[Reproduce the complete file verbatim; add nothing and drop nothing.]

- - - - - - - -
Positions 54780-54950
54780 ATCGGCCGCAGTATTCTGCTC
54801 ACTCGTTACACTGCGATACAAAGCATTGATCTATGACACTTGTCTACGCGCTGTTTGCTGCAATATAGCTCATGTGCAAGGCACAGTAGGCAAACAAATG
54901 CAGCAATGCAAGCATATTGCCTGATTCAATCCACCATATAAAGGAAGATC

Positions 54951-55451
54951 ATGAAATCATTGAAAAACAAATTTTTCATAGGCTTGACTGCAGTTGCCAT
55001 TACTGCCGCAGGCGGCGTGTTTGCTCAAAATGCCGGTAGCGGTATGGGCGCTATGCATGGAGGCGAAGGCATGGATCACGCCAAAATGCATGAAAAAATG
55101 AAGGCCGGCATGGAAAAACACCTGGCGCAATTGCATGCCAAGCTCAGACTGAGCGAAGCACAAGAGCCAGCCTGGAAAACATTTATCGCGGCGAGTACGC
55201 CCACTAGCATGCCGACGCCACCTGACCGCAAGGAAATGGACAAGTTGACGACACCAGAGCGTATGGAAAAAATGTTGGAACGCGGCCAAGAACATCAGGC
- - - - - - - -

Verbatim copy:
Positions 54780-54950
54780 ATCGGCCGCAGTATTCTGCTC
54801 ACTCGTTACACTGCGATACAAAGCATTGATCTATGACACTTGTCTACGCGCTGTTTGCTGCAATATAGCTCATGTGCAAGGCACAGTAGGCAAACAAATG
54901 CAGCAATGCAAGCATATTGCCTGATTCAATCCACCATATAAAGGAAGATC

Positions 54951-55451
54951 ATGAAATCATTGAAAAACAAATTTTTCATAGGCTTGACTGCAGTTGCCAT
55001 TACTGCCGCAGGCGGCGTGTTTGCTCAAAATGCCGGTAGCGGTATGGGCGCTATGCATGGAGGCGAAGGCATGGATCACGCCAAAATGCATGAAAAAATG
55101 AAGGCCGGCATGGAAAAACACCTGGCGCAATTGCATGCCAAGCTCAGACTGAGCGAAGCACAAGAGCCAGCCTGGAAAACATTTATCGCGGCGAGTACGC
55201 CCACTAGCATGCCGACGCCACCTGACCGCAAGGAAATGGACAAGTTGACGACACCAGAGCGTATGGAAAAAATGTTGGAACGCGGCCAAGAACATCAGGC